There are many reasons why Theresa May is spending three weeks hiking in northern Italy and Switzerland, and one of them is that it is hard to have a leadership crisis if your leader is elsewhere. That makes the summer particularly dangerous for Labour. The danger is heightened as the majority of the press is unsympathetic to the party and the remainder is simply bored. Even a minor crisis could turn into a catastrophe.

Jeremy Corbyn’s interview on BBC1’s The Andrew Marr Show on 23 July, therefore, carried the same risks as juggling lit matches in a dry forest. The Labour leader ruled out continuing participation in the single market after Britain leaves the political structures of the European Union. For good measure, he added that the “wholesale importation” of people from eastern and central Europe had been used to undermine pay and conditions for British workers. Both statements only aggravate the stress fractures in the Labour movement and in its electoral coalition.

The good news for the Labour leader is that he is fireproof. Only God or Corbyn himself can prevent him from leading the party into the next election, whenever it comes, and no one will be foolish enough to try to remove him, even if they had the inclination. Also, while the question of what flavour of Brexit to pursue divides Labour in the country, it doesn’t divide Labour at Westminster. Most Labour MPs nodded along in agreement with Corbyn during the Marr interview. They believe – as the shadow international trade secretary, Barry Gardiner, outlined a day later – that remaining in the customs union and the single market would be a betrayal of the wishes of Leave voters, who want full control over Britain’s borders and laws.

There is no evidence that migration from the eastern bloc has depressed wages. But most Labour MPs believe that it has. “I am convinced,” one formerly pro-European MP told me, “that no matter what the studies say, immigration has reduced wages.”

Most of the Labour people who are willing to kick up a fuss about “hard” Brexit are outside parliament. These include the Welsh First Minister, Carwyn Jones, who wants Britain to remain in the single market; the general secretary of the TSSA union, Manuel Cortes, who recently used the New Statesman website to urge the party to keep all of its options open, including a second referendum to keep Britain in the EU; and the rapper Akala, who lambasted Corbyn’s interview on Twitter. While a large minority of Labour MPs back a softer version of Brexit, they are a minority, and not a large enough one to combine with Tory dissidents to make a Commons majority, even when the votes of the SNP, Plaid Cymru and the Green MP Caroline Lucas are taken into account.

This increases the party’s dependence on Jeremy Corbyn. As the leader’s aides observe, even among the quarter of the country that believes the government should simply overturn the referendum result, only a quarter of that quarter do so because they have a particular affection for the institutions of the European Union.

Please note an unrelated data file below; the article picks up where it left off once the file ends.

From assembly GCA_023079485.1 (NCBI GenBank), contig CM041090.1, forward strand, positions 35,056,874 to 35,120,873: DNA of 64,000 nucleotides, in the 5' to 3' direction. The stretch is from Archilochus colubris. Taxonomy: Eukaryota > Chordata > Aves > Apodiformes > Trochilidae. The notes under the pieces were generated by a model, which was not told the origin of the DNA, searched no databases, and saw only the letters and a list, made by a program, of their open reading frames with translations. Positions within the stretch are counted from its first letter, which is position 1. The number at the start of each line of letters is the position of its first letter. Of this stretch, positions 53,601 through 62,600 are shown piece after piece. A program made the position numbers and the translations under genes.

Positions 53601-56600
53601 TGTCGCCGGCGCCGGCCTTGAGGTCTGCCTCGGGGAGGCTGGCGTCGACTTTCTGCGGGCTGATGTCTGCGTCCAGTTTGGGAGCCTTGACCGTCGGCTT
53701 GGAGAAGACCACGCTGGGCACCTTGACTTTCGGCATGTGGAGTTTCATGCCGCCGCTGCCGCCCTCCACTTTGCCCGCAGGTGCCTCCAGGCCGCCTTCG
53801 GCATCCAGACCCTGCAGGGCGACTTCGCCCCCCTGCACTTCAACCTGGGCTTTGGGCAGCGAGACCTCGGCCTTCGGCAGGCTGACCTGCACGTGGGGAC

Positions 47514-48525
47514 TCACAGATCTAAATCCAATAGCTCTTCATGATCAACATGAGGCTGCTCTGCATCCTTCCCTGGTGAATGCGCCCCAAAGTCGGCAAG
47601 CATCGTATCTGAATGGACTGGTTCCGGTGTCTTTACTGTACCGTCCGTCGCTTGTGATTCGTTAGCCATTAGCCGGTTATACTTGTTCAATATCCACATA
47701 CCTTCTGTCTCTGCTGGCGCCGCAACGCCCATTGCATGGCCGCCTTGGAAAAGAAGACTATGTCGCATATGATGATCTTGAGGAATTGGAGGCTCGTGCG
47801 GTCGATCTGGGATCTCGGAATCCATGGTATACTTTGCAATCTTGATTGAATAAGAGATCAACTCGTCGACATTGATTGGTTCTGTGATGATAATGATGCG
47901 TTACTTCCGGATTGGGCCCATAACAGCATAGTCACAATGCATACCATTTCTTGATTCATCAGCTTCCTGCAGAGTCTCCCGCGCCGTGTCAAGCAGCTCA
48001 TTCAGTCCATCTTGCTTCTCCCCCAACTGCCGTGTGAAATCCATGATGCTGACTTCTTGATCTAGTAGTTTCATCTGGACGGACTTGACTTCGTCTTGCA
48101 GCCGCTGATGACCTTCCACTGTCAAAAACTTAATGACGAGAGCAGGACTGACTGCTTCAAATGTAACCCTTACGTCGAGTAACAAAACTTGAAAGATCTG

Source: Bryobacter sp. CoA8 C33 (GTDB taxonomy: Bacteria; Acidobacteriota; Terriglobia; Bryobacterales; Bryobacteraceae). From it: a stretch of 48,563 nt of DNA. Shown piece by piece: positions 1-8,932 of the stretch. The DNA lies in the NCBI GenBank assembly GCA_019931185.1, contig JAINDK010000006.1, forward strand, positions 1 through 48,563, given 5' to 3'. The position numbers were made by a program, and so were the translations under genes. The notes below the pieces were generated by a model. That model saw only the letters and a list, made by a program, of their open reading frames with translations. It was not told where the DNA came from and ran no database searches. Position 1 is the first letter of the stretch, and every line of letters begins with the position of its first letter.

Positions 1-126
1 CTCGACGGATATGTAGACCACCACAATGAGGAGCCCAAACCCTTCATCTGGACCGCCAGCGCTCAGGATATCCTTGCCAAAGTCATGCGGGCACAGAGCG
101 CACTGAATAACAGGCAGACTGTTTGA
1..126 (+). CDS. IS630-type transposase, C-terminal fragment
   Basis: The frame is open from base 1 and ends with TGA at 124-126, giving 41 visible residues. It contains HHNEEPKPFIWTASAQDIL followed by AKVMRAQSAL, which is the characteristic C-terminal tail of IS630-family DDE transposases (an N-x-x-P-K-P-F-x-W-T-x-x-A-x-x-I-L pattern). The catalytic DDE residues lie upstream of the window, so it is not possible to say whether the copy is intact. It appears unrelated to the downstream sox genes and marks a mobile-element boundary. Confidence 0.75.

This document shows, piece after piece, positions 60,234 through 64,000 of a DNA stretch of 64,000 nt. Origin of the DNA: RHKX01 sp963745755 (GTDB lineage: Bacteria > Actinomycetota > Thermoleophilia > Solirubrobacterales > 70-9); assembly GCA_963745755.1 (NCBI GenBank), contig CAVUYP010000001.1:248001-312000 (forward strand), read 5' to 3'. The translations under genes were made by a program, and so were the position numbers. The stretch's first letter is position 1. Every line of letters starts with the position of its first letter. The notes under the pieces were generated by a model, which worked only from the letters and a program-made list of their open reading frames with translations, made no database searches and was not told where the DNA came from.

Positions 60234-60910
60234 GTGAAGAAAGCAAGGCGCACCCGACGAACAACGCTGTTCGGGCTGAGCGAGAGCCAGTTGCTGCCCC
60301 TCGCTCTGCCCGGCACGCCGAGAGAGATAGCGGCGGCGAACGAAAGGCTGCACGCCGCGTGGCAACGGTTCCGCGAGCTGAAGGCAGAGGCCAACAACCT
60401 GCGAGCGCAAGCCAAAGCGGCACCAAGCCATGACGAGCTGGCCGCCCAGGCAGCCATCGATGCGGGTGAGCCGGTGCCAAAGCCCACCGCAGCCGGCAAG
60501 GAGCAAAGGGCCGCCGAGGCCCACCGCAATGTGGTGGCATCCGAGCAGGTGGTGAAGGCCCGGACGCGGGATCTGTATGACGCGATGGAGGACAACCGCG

For the majority of hard Remainers, Brexit is a significant battleground in a larger culture war, one in which Corbyn is otherwise in perfect alignment with their values. His electoral appeal to Labour MPs is that he is someone who can say the same things on Brexit and migration as Yvette Cooper or Stephen Kinnock previously did, but without losing votes in England’s great cities.

The electoral threat to Labour from backing a harder form of exit is, in any case, often overstated. The first-past-the-post system makes the Liberal Democrats an inadequate refuge for anguished Remainers in England, while the SNP’s support for Scottish independence makes it an unsuitable home for Labour refugees in Scotland. Team Corbyn feels that Vince Cable, the Liberal Democrats’ new leader, will struggle to convince Labour voters that he can be trusted because of the role he played in designing the new system of tuition fees (having previously pledged to vote against them). In any case, the risk of letting in a Conservative prime minister – probably one committed to a version of Brexit even harder than Labour’s – further locks Remainers in Labour’s corner.

That leaves Labour in Westminster free to pursue a version of Brexit that meets the needs of both the leadership, which relishes the freedom to pursue a more radical economic policy unconstrained by the European Union, and Labour MPs, particularly those with seats in Yorkshire and the Midlands, who are concerned about opposition to immigration in their constituencies. This has the happy side effect of forcing the Conservatives to take the blame for delivering any Brexit deal that falls short of the promises made by Vote Leave during the referendum and in the high-blown rhetoric used by Theresa May during the election campaign.

However, all is not rosy. What most Labour MPs seem to have forgotten is that Brexit is not simply a political battleground – something to be leveraged to reduce the number of complaints about migration and to hasten the Tory government into an early grave. There is a political victory to be had by using the Brexit process to clobber the government. But there is also a far bigger defeat in store for the left if leaving the EU makes Britain poorer and more vulnerable to the caprice of international finance. That Jeremy Corbyn is personally fireproof doesn’t mean that his manifesto can’t be torched by the Brexit blaze. 

Stephen Bush is special correspondent at the New Statesman. His daily briefing, Morning Call, provides a quick and essential guide to domestic and global politics.

This article first appeared in the 27 July 2017 issue of the New Statesman, Summer double issue